Limitations of Models for Industry Analysis • Life Cycle Issues – – – – Industry cycles do not always follow the life cycle generalization In rapid growth situations Industry growth revitalized through innovation or social change The time span of the stages • Innovation and Change – Punctuated Equilibrium – Hypercompetitive industries • Company Differences – There can be significant variances in the profit rates of individual companies within an industry – Company resources and capabilities are also important 1-28 .

Punctuated Equilibrium and Competitive Structure Industry Structure revolutionized by innovation Periods of long term stability Periods of long term stability 1-29 .

interest rates.The Macroenvironment • Macroeconomic Forces: growth rates. currency exchange rates. inflation or deflation rates • Global Forces: barriers to international trade and investment • Technological Forces: new technologies • Demographic Forces: changes in characteristics of a population • Social Forces: social values and mores • Political & Legal Forces: laws and regulations 1-30 .

The Role of the Macroenvironment Changes in one or more forces in the macroenvironment can affect: – The competitiveness of the industry (Porter’s Five Forces) – The attractiveness of the industry – Relative strengths (or weaknesses) of a given company 1-31 .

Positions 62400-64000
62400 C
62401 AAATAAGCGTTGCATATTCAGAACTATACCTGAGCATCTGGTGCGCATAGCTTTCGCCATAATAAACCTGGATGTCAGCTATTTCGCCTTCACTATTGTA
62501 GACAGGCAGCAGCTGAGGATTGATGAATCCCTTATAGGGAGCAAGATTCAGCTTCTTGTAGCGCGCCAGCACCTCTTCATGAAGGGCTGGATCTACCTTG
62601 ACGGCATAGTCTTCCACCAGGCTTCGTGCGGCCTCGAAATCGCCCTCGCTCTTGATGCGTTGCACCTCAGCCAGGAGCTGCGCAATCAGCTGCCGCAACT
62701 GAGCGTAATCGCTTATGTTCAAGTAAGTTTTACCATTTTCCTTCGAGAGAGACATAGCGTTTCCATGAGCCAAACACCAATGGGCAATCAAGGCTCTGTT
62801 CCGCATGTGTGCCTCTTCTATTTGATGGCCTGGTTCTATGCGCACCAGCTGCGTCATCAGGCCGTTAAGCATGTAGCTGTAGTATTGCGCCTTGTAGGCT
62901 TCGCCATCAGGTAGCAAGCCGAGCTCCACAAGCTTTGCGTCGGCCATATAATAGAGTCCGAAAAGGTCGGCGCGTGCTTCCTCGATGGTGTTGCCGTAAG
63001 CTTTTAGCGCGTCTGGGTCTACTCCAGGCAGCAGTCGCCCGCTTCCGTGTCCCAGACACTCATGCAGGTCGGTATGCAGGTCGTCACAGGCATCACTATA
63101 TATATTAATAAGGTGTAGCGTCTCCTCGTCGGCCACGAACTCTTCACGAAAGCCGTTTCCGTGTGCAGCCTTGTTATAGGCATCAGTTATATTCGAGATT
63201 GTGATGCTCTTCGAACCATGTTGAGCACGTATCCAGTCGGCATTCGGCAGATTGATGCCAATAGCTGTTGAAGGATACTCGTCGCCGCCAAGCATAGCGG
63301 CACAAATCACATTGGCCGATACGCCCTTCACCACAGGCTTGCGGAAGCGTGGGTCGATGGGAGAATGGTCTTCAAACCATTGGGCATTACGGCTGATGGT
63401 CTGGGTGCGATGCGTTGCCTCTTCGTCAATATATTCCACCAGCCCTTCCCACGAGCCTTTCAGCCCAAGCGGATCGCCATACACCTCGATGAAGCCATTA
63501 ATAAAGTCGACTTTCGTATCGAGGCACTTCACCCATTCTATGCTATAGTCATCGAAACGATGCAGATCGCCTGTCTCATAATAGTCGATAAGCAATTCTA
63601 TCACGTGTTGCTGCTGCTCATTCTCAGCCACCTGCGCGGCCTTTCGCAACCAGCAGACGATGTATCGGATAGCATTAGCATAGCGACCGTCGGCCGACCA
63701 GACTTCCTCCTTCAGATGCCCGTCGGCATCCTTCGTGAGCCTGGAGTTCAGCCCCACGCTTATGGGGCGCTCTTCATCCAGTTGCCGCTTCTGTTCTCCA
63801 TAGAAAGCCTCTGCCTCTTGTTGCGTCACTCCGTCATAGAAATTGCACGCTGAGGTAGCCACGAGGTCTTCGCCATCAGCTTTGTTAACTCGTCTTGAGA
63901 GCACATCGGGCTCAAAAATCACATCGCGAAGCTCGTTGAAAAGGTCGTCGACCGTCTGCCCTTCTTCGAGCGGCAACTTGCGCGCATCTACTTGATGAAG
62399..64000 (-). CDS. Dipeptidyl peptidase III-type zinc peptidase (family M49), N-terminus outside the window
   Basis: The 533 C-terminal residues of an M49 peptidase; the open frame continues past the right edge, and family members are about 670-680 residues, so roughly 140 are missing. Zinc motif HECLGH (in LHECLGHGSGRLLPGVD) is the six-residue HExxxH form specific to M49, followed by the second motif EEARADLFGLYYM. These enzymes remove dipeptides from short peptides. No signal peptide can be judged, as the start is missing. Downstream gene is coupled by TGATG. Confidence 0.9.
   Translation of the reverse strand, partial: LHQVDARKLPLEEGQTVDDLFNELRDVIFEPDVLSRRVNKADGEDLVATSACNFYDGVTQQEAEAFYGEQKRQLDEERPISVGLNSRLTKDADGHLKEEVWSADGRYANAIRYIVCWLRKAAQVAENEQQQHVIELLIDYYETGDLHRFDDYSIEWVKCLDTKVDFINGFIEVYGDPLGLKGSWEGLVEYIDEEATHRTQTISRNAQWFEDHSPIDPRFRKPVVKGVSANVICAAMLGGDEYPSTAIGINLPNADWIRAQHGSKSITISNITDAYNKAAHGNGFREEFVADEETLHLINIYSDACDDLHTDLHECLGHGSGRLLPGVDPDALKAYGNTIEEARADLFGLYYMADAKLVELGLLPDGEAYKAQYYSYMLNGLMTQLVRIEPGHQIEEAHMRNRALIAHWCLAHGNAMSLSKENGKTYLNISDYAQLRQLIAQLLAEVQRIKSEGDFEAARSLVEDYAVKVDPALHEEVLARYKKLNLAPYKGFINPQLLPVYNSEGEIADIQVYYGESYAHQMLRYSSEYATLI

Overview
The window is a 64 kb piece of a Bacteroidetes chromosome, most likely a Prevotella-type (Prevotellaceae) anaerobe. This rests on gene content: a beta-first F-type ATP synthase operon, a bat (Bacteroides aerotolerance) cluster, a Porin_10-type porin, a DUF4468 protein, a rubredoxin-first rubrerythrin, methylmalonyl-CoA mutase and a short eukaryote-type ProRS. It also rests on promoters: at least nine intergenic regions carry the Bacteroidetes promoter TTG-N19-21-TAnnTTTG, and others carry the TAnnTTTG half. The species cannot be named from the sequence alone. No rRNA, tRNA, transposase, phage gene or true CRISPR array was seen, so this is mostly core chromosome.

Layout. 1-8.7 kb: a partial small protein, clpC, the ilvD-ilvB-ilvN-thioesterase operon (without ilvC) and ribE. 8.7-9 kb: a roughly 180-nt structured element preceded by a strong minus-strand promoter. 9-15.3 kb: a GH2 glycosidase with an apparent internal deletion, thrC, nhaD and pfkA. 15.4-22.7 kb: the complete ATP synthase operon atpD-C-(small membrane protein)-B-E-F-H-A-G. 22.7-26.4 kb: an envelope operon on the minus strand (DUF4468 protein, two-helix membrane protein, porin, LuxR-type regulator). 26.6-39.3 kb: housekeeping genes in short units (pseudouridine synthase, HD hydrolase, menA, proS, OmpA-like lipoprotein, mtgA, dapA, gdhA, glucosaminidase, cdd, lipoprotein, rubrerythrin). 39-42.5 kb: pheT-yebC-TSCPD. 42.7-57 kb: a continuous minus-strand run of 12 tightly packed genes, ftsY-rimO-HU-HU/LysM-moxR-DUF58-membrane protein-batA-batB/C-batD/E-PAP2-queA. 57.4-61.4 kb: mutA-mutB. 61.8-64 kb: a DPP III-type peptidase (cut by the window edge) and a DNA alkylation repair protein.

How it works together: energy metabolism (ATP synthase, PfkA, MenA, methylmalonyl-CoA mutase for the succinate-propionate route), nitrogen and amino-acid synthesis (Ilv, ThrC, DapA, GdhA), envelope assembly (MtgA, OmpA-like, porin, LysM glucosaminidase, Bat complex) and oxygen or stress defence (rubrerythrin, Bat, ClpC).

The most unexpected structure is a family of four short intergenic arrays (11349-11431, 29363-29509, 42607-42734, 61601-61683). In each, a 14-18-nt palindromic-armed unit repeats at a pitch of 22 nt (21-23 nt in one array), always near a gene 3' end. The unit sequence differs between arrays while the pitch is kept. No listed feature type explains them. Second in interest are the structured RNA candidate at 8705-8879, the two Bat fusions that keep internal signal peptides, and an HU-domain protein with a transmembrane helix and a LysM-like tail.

The Role of the Macroenvironment Political and Legal Environment Risk of entry by potential competitors Technological Environment Bargaining power of suppliers Rivalry Among Established Firms Threat of substitute products Bargaining power of buyers Demographic Environment Social Environment Macro-Economic Environment 1-32 .

Globalization and Industry Structure Globalization of Markets 1-33 .

The Determinants of National Competitive Advantage Intensity of Rivalry Factor Conditions National Competitive Advantage Local Demand Conditions Competitiveness of Related and Supporting Industries 1-34 .

Who Says What “Strategy is a choice on how to compete.Michael Porter 1-35 © RoyaltyFree/ Stockdisc/ Getty Images .” .

Michael Porter 1-35 © RoyaltyFree/ Stockdisc/ Getty Images .” .Who Says What “Strategy is a choice on how to compete.